The solvers can also accommodate unknown parameters for problems of the form

`$\begin{array}{c}{y}^{\prime }=\frac{1}{x}Sy+f\left(x,y,p\right),\\ 0=g\left(y\left(0\right),y\left(b\right),p\right).\end{array}$`

Singular problems must be posed on an interval [0,b] with b > 0. Use `bvpset` to pass the constant matrix S to the solver as the value of the `'SingularTerm'` option. Boundary conditions at x = 0 must be consistent with the necessary condition for a smooth solution, Sy(0) = 0. The initial guess of the solution also should satisfy this condition.

When you solve a singular BVP, the solver requires that your function `odefun(x,y)` return only the value of the f(x, y) term in the equation. The term involving S is handled by the solver separately using the `'SingularTerm'` option.

### BVP Solver Selection

MATLAB includes the solvers `bvp4c` and `bvp5c` to solve BVPs. In most cases you can use the solvers interchangeably. The main difference between the solvers is that `bvp4c` implements a fourth-order formula, while `bvp5c` implements a fifth-order formula.

The `bvp5c` function is used exactly like `bvp4c`, with the exception of the meaning of error tolerances between the two solvers. If S(x) approximates the solution y(x), `bvp4c` controls the residual |S′(x) – f(x,S(x))|. This approach indirectly controls the true error |y(x) – S(x)|. Use `bvp5c` to control the true error directly.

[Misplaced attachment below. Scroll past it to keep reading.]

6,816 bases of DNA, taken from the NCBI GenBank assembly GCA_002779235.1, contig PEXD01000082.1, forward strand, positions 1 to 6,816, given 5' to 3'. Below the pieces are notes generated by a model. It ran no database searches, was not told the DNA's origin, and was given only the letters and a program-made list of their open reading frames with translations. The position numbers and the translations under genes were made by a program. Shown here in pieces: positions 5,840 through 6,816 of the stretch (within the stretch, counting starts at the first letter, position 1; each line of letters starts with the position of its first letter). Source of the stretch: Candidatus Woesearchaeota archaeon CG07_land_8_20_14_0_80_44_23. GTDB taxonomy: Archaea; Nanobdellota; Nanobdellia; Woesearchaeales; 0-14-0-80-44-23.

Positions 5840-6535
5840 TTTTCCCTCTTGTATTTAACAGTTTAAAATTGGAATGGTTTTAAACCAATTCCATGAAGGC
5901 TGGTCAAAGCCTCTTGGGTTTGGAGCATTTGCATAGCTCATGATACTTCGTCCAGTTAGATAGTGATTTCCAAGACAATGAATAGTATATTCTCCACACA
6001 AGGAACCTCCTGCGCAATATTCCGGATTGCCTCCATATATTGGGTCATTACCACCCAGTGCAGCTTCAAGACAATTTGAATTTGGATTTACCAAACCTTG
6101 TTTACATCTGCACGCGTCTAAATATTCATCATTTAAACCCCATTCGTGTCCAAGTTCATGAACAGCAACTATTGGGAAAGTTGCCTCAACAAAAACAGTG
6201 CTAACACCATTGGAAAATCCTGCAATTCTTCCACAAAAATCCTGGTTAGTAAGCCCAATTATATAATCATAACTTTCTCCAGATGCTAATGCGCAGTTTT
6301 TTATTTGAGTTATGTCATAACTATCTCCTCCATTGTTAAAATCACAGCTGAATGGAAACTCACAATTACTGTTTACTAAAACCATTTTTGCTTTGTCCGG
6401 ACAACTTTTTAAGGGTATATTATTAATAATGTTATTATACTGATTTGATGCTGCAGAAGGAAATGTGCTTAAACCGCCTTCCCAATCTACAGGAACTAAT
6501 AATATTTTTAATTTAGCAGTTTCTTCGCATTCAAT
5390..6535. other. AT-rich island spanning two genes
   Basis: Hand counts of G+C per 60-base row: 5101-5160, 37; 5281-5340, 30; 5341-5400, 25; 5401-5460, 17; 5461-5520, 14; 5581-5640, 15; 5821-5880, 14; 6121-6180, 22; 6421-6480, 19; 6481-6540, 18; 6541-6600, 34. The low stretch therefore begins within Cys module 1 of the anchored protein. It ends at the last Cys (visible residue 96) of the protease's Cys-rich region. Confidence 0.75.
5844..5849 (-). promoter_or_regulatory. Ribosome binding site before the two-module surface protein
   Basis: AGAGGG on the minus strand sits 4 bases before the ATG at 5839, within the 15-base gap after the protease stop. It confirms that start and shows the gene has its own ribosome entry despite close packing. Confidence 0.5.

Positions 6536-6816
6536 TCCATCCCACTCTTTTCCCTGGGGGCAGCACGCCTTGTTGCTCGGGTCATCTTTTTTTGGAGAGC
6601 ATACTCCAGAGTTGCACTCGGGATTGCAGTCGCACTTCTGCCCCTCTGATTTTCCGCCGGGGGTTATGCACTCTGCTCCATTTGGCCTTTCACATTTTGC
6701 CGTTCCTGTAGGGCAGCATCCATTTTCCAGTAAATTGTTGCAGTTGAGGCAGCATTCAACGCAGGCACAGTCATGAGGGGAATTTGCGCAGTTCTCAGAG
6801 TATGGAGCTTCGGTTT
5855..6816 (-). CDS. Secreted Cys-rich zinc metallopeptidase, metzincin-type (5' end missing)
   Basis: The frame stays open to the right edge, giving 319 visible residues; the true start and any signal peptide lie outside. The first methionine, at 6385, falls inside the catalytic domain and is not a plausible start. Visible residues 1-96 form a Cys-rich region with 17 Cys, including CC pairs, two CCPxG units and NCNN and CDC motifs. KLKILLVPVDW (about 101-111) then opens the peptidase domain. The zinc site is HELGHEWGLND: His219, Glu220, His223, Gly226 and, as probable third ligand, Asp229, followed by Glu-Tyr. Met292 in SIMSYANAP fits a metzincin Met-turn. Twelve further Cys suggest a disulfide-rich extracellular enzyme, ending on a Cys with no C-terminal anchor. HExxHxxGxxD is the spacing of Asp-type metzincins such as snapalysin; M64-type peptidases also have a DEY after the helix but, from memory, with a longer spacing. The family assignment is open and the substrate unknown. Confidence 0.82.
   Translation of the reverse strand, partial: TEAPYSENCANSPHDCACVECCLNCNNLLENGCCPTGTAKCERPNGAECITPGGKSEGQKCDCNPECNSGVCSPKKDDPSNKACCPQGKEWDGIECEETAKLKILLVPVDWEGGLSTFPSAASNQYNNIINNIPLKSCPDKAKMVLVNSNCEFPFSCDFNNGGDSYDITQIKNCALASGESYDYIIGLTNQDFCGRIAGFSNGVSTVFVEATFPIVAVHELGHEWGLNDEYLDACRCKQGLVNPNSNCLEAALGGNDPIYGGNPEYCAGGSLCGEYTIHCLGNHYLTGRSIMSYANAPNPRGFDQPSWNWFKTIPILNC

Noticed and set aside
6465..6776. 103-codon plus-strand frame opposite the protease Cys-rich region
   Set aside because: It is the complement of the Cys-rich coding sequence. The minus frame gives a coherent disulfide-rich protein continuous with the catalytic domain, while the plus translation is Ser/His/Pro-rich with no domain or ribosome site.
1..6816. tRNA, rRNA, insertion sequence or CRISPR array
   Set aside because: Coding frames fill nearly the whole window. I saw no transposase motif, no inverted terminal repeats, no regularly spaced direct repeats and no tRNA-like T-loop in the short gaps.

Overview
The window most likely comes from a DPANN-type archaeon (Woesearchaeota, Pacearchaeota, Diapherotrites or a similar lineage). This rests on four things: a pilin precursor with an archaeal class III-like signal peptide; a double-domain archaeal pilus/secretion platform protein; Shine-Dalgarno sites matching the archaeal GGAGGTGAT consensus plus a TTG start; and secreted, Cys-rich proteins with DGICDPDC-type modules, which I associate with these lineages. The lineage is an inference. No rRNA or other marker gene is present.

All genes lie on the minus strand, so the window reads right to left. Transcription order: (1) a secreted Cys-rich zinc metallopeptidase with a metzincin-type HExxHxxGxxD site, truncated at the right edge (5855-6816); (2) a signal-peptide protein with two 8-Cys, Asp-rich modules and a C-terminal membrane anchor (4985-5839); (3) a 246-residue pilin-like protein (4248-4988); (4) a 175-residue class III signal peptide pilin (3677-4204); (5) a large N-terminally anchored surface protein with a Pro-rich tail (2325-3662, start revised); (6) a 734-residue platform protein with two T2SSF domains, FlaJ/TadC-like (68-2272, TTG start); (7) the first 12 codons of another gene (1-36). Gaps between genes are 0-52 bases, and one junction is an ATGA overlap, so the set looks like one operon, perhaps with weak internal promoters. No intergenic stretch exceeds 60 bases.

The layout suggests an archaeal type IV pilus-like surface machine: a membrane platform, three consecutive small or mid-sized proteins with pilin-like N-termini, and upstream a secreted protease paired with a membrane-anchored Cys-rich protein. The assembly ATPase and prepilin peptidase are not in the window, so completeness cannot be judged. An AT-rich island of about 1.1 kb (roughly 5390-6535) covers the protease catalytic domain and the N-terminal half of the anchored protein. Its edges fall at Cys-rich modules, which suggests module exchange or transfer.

SolverDescription

`bvp4c`

`bvp4c` is a finite difference code that implements the 3-stage Lobatto IIIa formula. This is a collocation formula, and the collocation polynomial provides a C1-continuous solution that is fourth-order accurate uniformly in the interval of integration. Mesh selection and error control are based on the residual of the continuous solution.

The collocation technique uses a mesh of points to divide the interval of integration into subintervals. The solver determines a numerical solution by solving a global system of algebraic equations resulting from the boundary conditions and the collocation conditions imposed on all the subintervals. The solver then estimates the error of the numerical solution on each subinterval. If the solution does not satisfy the tolerance criteria, then the solver adapts the mesh and repeats the process. You must provide the points of the initial mesh, as well as an initial approximation of the solution at the mesh points.

`bvp5c`

`bvp5c` is a finite difference code that implements the four-stage Lobatto IIIa formula. This is a collocation formula and the collocation polynomial provides a C1-continuous solution that is fifth-order accurate uniformly in [a,b]. The formula is implemented as an implicit Runge-Kutta formula. `bvp5c` solves the algebraic equations directly, whereas `bvp4c` uses analytical condensation. `bvp4c` handles unknown parameters directly, while `bvp5c` augments the system with trivial differential equations for unknown parameters.